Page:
If the intention of the killer was to attract the attention of a man high up in the Soviet hierarchy, why did he kill only 4 of the forty four children in Moscow? The other forty children were killed hundreds or thousands of kilometres away from the capital, yet, the odds were overwhelming that this important man would work in Moscow. The centralised planning system of the Soviet Union would have meant that it would have been easier for the killer to get a job which involved commuting to Moscow than to any other city.

Add to this, as I mentioned earlier, that no one in Soviet society was likely to believe that these murders—across a geographical area larger than the size of France—were likely to be the work of a single man, the plot suddenly becomes very illogical.

On reflection, I can only think that author felt that using the Soviet Union’s geography, and the shenanigans of a chase around Russia, adds interest to the plot. For me the contorted plot is weaker as a result, and it doesn’t do full justice to the rich potential of the book’s setting – the 1950s in the Soviet Union.

Child 44 has sold more than one million copies and for a writer’s first book that is nothing short of incredible. Less than a 1% chance, I’m sure. So, I’m heartened that despite the errors in research and the weak plot the book has been so successful. My own meagre effort, Among the Ukrainians, also contains errors, and though it’s supported by a much more modest marketing budget, I now hold out the hope I can sell a reasonable fraction of Tom Rob Smith’s number of books sold.

Feast or Famine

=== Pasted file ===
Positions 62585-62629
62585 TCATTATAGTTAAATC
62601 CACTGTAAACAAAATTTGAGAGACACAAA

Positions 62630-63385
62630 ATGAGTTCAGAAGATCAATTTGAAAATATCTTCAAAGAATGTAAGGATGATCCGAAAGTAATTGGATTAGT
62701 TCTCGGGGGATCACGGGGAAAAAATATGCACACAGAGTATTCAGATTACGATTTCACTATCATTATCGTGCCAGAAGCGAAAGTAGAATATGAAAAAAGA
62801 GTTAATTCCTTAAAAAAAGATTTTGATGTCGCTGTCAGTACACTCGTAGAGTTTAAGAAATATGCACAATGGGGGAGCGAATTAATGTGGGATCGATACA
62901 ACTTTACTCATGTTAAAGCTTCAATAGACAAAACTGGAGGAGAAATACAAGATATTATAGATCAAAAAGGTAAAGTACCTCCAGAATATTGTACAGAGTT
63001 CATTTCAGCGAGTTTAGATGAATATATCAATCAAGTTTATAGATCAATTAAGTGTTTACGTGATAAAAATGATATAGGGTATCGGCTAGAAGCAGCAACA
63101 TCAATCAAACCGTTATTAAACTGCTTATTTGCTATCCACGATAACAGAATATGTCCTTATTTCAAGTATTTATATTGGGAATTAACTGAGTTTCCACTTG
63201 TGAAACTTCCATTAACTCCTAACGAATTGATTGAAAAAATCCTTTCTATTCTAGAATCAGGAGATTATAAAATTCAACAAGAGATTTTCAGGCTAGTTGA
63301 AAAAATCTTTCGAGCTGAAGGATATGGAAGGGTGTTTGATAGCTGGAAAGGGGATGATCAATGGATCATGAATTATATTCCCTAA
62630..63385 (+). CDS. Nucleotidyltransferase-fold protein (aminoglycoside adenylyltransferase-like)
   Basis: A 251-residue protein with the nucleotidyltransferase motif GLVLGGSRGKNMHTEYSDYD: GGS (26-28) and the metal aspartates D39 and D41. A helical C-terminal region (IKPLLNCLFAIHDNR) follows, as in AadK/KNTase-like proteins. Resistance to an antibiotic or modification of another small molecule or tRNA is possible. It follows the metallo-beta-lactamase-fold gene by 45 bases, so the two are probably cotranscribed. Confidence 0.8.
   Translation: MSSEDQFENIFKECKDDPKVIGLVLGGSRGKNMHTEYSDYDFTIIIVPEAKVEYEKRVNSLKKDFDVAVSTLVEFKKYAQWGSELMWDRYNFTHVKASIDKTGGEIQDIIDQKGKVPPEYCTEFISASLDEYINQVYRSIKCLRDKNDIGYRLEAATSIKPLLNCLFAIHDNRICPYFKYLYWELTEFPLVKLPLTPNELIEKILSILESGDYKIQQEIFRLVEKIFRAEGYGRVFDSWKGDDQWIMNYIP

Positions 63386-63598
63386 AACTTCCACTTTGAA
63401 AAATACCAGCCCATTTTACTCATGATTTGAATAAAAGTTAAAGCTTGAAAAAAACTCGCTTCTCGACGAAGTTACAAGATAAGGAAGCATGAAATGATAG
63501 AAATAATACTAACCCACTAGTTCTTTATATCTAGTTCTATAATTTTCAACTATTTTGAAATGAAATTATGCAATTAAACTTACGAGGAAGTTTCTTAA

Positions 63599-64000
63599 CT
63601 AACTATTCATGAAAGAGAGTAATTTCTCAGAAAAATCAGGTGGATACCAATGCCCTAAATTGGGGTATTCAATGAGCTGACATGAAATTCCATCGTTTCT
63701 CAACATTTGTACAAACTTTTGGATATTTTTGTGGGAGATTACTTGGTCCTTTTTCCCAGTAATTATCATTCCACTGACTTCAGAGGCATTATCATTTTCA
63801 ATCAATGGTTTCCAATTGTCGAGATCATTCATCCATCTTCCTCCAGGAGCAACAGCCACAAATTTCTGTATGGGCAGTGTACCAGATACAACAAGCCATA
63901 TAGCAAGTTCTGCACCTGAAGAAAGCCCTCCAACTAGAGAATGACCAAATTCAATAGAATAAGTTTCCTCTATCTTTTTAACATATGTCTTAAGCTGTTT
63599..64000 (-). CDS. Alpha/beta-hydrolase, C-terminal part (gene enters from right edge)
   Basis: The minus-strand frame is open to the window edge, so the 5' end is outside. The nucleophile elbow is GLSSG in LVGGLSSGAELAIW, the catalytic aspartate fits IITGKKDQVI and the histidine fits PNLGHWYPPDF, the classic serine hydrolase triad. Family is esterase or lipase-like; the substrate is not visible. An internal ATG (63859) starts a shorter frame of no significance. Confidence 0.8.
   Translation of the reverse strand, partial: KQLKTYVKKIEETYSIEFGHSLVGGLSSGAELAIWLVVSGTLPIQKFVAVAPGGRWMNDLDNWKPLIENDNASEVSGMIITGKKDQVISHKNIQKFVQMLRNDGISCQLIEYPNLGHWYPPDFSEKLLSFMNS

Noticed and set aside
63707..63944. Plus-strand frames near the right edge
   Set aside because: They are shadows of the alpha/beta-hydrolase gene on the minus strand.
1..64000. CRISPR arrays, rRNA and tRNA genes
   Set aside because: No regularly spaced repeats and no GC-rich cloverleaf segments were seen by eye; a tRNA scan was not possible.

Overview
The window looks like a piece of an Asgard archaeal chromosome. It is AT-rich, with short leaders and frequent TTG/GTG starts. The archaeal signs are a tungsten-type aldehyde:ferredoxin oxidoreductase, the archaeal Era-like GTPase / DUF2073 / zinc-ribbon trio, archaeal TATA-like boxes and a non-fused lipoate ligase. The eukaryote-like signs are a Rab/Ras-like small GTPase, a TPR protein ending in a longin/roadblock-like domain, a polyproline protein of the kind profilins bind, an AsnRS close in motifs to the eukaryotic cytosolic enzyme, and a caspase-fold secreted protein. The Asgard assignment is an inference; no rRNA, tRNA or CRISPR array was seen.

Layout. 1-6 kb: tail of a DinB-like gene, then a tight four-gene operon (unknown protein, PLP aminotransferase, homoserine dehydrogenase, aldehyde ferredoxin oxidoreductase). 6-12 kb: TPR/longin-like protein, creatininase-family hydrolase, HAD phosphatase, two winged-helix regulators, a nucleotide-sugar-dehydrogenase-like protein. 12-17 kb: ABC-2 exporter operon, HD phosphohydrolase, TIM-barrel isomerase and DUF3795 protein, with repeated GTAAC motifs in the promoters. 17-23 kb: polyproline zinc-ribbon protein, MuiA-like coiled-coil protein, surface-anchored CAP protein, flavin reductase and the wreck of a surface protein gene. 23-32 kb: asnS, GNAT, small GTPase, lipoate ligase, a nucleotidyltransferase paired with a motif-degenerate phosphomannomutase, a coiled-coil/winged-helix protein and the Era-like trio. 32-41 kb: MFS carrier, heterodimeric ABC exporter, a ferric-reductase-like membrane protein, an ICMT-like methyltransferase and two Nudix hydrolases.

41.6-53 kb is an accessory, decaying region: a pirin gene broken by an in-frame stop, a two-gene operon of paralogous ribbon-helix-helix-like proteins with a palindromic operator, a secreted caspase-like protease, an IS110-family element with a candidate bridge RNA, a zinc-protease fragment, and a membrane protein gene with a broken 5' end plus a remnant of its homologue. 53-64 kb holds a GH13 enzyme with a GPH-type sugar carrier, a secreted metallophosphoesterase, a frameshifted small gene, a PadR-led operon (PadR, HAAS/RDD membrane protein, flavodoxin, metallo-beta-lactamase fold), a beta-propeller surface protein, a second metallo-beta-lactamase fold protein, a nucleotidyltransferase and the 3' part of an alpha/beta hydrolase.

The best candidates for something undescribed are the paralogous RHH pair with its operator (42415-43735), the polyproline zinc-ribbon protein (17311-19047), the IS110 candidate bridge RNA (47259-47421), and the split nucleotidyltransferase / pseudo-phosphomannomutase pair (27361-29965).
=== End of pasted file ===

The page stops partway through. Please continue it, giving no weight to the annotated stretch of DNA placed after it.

Feast or Famine

March 17, 2010  |  Comments Off

Making the Chapter:

To hide the deaths of many millions of people for fifty years was quite an achievement. More justly, it was an appalling accomplishment which was only possible in a regime such as Communism, and, I should add, with the connivance of governments that choose to turn a blind eye.  But it happened in Ukraine and it is called the Holodomor.

Artists were so terrorised by the regime that it’s believed that only one painted image of the Holodomor exists. Painted by one of Ukraine’s most famous artists, the small canvas hangs in the Musee National d’Art Moderne in Paris. As an example of man’s inhumanity to his fellow man, the Holodomor is one of the most shocking examples.

In Feast or Famine I visit a family of bread connoisseurs, as they establish a bakery in one of Kyiv’s swankier shopping malls, to learn all about this staple food and its cultural (and life-giving) importance in Ukraine.


Polina entered the small space clutching a couple of bags of loaves. Her narrow face was accentuated by her large and somber eyes that were seemingly without pupils.

“Here we go, let’s taste!” she said. Each day she was buying bread from nearby competitors for her father to try. He tore open one of the white loaves and buried his nose in its doughy cleavage.

“Additives!” He exclaimed. “Bread is more important than wine, and it appeals to the senses in the same way. Our wheat produces a hay yellow crumb, and is long in the mouth and rich. It has an intense scent of herbs and a slight acidity. Often the nose has notes of fennel and other herbs. You know, it’s particularly well suited to sourdough baking methods, where small differences in the wheat do not affect the end result, but this has been doctored, probably to increase shelf life.”

He frowned and broke off some crumbs, and examined them like a jeweller might inspect diamonds.